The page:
A Rays minor leaguer takes issue with Bryce Harper’s “Make Baseball Fun Again” hat


At some point you learn not to get baited. It’s a hard lesson to learn. I’m an old man who has been in the trolling game since before some of you were born, and even I get baited into making a dumb argument when silence or an eye roll would be the wiser choice. It happens. If you’re a 21-year-old kid, though? God help you. You’ll learn eventually, but in the meantime you’re gonna take the bait more often than you don’t.

That’s the story of Rays minor leaguer Brent Honeywell, who took to Twitter today to respond to Bryce Harper’s “Make Baseball Fun Again” hat from yesterday’s postgame. Harper, of course, set off a new round of “Respect the Game” politics last month with an interview in ESPN the Magazine. That made a bunch of old coots angry and they raged for a bit and then, as it always does, it died down. This hat is a sly wink wrapped up in a Donald Trump joke, not a new offensive in this long and brutal war. Even if you’re so crusty that you think Goose Gossage is a baseball-hating wuss, you’d probably, at best, think that Harper is a fool and go on with your day.

Not Honeywell. His account is here. I’ll present his tweets as screencaps, because I feel like this one ends up with the Rays PR department telling him to delete the tweets:

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It seems he may have already deleted a tweet in which he suggested that Bryce Harper — a man who, while not that much older than Honeywell, DOES happen to be the reigning MVP — “respect the game a little bit.”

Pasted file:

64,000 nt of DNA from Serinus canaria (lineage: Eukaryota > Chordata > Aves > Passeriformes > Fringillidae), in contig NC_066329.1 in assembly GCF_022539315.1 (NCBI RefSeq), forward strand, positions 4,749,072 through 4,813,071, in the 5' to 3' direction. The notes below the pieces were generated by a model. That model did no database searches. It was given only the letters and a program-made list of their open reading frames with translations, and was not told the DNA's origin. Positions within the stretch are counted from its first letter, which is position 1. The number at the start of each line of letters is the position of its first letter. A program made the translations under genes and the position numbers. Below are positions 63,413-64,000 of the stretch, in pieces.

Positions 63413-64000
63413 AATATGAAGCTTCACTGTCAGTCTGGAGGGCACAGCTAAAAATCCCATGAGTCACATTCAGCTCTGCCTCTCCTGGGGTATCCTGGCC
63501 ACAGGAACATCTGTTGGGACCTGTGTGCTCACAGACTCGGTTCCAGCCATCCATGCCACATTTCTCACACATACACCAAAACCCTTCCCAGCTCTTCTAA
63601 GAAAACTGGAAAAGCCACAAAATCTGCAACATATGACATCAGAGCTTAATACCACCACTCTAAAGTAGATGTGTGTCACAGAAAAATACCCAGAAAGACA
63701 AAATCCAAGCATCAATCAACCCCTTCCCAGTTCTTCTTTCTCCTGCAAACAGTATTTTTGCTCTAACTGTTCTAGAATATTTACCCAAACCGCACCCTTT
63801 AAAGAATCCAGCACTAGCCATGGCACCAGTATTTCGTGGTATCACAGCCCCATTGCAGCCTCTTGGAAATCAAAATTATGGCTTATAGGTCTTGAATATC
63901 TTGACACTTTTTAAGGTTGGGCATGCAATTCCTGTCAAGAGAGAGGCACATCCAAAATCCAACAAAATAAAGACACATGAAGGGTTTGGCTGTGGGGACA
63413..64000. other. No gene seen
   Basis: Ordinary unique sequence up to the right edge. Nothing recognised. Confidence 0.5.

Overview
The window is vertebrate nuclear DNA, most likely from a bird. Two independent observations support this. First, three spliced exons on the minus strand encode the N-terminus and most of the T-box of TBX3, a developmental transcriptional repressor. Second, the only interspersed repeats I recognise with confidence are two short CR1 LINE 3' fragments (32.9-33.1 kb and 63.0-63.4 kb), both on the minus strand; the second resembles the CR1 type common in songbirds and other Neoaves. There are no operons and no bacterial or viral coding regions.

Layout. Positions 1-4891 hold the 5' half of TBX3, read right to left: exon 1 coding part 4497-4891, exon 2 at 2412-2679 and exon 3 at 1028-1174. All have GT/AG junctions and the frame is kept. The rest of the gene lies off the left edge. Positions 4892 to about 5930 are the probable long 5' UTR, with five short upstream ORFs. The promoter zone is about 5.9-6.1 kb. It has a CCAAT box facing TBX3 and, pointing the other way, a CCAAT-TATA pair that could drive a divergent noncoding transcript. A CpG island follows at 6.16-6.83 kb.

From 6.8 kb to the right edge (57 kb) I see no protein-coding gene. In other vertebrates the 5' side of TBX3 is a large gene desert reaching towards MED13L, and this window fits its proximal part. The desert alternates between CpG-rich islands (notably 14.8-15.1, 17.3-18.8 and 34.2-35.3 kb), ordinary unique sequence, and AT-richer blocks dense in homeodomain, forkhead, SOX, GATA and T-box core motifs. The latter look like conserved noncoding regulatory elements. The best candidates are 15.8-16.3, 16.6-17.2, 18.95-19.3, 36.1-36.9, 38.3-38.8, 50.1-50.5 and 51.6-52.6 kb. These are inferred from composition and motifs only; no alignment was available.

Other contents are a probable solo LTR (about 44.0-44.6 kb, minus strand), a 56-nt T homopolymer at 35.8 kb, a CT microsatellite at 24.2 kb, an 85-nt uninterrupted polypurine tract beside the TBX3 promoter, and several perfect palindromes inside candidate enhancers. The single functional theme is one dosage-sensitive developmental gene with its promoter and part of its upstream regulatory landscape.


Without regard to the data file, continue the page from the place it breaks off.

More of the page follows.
Godspeed, Brent. I hope, as one of your tweet replies said, that you get to face Bryce Harper one day. I imagine that would be pretty interesting.

MLB crowds jump from ’21, still below pre-pandemic levels

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PHOENIX — Even with the homer heroics of sluggers like Aaron Judge and Albert Pujols, Major League Baseball wasn’t able to coax fans to ballparks at pre-pandemic levels this season, though attendance did jump substantially from the COVID-19 affected campaign in 2021.

The 30 MLB teams drew nearly 64.6 million fans for the regular season that ended Wednesday, which is up from the 45.3 million who attended games in 2021, according to baseball-reference.com. This year’s numbers are still down from the 68.5 million who attended games in 2019, which was the last season that wasn’t affected by the pandemic.

The 111-win Los Angeles Dodgers led baseball with 3.86 million fans flocking to Dodger Stadium for an average of 47,672 per contest. The Oakland Athletics – who lost 102 games, play in an aging stadium and are the constant subject of relocation rumors – finished last, drawing just 787,902 fans for an average of less than 10,000 per game.

The St. Louis Cardinals finished second, drawing 3.32 million fans. They were followed by the Yankees (3.14 million), defending World Series champion Braves (3.13 million) and Padres (2.99 million).

The Toronto Blue Jays saw the biggest jump in attendance, rising from 805,901 fans to about 2.65 million. They were followed by the Cardinals, Yankees, Mariners, Dodgers, and Mets, which all drew more than a million fans more than in 2021.

The Rangers and Reds were the only teams to draw fewer fans than in 2021.

Only the Rangers started the 2021 season at full capacity and all 30 teams weren’t at 100% until July. No fans were allowed to attend regular season games in 2020.

MLB attendance had been declining slowly for years – even before the pandemic – after hitting its high mark of 79.4 million in 2007. This year’s 64.6 million fans is the fewest in a non-COVID-19 season since the sport expanded to 30 teams in 1998.

The lost attendance has been balanced in some ways by higher viewership on the sport’s MLB.TV streaming service. Viewers watched 11.5 billion minutes of content in 2022, which was a record high and up nearly 10% from 2021.